‘Back to El Paso’ - Border politicians on tariffs

Dáil Deputies in constituencies close to the Border responded to British document

Declan Breathnach, a Fianna Fáil for Louth, accused the British government of playing “Russian roulette”. Photograph: Liam McBurney/PA Wire

Declan Breathnach, a Fianna Fáil for Louth, accused the British government of playing “Russian roulette”. Photograph: Liam McBurney/PA Wire

 

Politicians in border constituencies have expressed serious disquiet at the decision by Britain that it will keep the Border open in a no-deal Brexit scenario but will impose tariffs on Northern goods entering the Republic.

Dáil Deputies in constituencies close to the Border have responded to the document published by the British government which will impose no tariffs on goods moving North, but will mean tariffs for goods being exported to the rest of the UK.

Declan Breathnach, a Fianna Fáil for Louth, accused the British government of playing “Russian roulette”.

“They are trying to put it up to Europe. I have been worried for a long time that we would get to this stage,” he said.

“If this happens and they go through with it, we will be back to the bad old days. We saw an example this morning of 53 per cent tariffs for goods going from Ireland to Britain.

“We will be back to smuggling. We will be back to El Paso,” he said.

His constituency colleague Fergus O’Dowd, Fine Gael, said the unilateral decision by the British government for a temporary tariff in the event of a no-deal was a wake-up call.

“It suddenly dawned on the country this morning what Brexit will look like. Whatever happens, be it hard or soft, there are to be significant repercussions,” he said.

“The issue is regulatory convergence. We need free movement, North and South, rather than something that negatively impacts on goods going out.”

Robert Troy (Fianna Fáil), who represents Longford-Westmeath, said tariffs on Irish companies exporting to Britain would have a big impact on his constituency. He said companies like Mr Crumb, which produces bread crumb for stuffing and cooking; Mergon (plastics) and Iralco (automotive parts) which employ hundreds of people will be adversely affected by tariffs.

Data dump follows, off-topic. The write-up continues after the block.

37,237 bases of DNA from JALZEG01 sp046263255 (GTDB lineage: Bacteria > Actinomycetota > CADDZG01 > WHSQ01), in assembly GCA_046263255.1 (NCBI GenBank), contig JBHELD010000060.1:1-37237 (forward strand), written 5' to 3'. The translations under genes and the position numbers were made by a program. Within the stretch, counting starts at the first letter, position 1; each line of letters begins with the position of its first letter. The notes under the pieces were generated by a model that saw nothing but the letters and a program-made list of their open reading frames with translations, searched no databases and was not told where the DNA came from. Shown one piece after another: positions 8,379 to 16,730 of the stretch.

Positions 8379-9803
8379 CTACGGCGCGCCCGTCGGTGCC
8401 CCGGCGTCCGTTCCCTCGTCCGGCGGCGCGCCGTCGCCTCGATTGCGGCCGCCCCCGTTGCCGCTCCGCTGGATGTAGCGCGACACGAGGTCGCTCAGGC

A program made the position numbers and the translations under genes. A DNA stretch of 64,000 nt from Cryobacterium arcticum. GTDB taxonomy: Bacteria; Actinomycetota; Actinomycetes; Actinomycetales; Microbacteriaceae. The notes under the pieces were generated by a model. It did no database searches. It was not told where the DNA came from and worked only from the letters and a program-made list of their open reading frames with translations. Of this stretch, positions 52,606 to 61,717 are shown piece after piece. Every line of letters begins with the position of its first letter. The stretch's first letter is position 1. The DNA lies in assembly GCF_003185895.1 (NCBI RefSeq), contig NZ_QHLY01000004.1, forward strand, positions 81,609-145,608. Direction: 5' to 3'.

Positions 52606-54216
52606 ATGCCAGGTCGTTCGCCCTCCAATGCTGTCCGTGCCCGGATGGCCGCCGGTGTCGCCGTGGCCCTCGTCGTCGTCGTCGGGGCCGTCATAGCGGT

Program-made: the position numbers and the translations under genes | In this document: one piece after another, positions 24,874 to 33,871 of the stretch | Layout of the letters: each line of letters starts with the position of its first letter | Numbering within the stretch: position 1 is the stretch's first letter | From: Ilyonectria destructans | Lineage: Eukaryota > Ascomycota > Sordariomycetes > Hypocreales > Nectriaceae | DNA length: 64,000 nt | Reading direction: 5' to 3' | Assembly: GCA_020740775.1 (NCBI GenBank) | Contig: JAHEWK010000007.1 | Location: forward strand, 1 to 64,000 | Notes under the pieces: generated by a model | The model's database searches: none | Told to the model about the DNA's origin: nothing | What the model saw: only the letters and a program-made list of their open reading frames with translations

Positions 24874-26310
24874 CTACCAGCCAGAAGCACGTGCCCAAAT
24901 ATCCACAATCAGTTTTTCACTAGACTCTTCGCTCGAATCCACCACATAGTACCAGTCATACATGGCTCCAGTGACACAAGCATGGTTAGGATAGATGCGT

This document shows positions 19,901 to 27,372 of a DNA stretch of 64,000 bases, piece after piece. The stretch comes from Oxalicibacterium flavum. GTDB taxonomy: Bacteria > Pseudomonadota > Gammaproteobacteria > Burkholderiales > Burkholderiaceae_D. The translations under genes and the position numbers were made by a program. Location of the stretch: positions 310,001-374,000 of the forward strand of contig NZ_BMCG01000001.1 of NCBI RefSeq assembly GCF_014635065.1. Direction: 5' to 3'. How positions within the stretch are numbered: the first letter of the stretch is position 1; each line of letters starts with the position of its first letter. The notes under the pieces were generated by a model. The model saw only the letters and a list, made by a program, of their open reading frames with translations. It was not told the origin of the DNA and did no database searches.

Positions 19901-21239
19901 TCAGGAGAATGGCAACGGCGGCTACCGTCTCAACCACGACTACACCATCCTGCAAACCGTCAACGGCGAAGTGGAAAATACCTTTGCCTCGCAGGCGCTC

“It is a huge worry for people. Business is doing all they can to diversify,” he said.

For Monaghan-based MEP Matt Carty (Sinn Féin), the announcement amounted to “game playing” but an acknowledgement by Britain of its own need for a back-stop, as it allowed tariff-free trade for from the South to the North.

“They accept the impossibility of enforcing any customs control. If anything it reinforces the need to have a backstop provision in place,” he said.

Sligo-Leitrim TD Tony McLoughlin (Fine Gael) said it had created more uncertainty. However, like Mr Breathnach and Mr Carty he said there should be no back-sliding on the back-stop.

However, another Border-based TD who spoke on the basis of anonymity said the Government would now have to contemplate some concessions on the back-stop.

“The reality is if there is a hard Brexit there is no back-stop. What good will a back-stop be if there is a crash-out?” asked the TD.